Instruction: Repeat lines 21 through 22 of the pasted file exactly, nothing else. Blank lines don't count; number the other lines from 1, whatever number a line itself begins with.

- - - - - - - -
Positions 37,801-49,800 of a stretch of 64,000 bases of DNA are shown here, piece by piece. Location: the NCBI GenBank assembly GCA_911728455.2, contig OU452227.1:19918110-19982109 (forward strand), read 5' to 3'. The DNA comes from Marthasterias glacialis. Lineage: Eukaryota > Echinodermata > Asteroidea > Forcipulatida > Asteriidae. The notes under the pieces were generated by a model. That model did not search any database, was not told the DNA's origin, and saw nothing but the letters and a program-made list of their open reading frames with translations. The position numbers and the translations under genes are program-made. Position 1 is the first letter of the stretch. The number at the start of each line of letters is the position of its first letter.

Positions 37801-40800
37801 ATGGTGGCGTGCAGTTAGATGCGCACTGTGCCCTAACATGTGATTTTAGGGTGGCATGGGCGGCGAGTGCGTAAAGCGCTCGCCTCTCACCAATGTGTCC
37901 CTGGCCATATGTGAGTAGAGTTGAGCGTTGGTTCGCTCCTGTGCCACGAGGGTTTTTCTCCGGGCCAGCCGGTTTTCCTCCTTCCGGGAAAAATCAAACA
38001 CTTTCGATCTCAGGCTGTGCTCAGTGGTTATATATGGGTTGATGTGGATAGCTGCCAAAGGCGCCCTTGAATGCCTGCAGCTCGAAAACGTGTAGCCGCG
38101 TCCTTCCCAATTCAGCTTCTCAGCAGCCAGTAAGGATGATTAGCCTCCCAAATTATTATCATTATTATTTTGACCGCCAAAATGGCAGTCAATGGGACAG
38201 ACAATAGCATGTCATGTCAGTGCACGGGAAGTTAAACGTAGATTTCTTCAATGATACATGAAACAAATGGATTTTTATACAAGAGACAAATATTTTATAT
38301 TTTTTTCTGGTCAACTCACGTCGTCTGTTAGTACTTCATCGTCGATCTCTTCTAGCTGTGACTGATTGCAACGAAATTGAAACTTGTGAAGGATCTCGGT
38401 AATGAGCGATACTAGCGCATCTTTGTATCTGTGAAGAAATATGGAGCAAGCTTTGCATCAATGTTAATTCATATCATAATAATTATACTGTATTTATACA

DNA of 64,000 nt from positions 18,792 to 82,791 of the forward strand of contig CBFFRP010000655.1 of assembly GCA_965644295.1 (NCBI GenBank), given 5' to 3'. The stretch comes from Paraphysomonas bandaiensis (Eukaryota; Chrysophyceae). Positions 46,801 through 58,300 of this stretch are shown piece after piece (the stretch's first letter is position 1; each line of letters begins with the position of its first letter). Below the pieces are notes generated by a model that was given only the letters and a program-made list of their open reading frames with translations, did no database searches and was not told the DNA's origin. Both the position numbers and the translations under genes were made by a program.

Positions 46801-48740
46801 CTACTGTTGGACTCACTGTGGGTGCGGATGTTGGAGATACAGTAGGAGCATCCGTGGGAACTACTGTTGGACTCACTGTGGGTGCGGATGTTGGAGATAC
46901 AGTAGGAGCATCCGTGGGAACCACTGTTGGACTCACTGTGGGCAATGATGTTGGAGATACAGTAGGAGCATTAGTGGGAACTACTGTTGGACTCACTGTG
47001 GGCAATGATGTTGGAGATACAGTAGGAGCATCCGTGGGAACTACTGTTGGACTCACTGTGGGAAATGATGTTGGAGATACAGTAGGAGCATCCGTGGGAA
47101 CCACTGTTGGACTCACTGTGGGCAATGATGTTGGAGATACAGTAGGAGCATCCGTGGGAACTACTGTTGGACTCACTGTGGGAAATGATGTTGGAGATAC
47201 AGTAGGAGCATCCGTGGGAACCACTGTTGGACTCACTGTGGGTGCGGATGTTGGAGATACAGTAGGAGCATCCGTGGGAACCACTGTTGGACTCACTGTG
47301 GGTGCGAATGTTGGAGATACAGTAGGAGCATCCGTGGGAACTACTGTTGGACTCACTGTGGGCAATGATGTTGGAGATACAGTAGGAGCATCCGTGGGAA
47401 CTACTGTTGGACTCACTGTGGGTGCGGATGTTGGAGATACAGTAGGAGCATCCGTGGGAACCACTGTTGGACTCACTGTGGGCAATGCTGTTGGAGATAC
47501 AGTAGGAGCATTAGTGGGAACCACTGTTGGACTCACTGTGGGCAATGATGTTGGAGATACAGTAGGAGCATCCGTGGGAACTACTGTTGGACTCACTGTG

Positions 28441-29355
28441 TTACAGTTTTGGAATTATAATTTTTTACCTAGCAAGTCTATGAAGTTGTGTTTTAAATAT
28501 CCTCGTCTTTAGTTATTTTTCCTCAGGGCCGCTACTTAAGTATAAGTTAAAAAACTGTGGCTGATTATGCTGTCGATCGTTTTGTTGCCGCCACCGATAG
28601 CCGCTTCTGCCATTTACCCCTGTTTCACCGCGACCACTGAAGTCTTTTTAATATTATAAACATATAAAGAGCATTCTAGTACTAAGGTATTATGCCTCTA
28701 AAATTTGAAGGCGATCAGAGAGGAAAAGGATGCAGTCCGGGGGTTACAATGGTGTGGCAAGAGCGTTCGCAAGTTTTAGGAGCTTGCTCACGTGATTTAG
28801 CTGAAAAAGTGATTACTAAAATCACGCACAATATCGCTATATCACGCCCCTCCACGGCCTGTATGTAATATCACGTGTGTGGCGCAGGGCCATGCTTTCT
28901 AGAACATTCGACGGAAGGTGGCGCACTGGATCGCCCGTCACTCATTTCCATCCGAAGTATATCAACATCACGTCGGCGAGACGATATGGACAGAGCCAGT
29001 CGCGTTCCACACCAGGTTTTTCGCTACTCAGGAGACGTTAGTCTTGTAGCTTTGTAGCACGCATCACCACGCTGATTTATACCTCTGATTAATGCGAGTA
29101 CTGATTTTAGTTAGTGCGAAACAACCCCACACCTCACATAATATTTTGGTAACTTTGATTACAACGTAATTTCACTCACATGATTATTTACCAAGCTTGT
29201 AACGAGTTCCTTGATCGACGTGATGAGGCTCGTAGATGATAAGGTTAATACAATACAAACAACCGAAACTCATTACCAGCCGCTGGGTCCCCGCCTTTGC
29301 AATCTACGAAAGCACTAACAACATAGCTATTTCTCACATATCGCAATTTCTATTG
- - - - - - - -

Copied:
28441 TTACAGTTTTGGAATTATAATTTTTTACCTAGCAAGTCTATGAAGTTGTGTTTTAAATAT
28501 CCTCGTCTTTAGTTATTTTTCCTCAGGGCCGCTACTTAAGTATAAGTTAAAAAACTGTGGCTGATTATGCTGTCGATCGTTTTGTTGCCGCCACCGATAG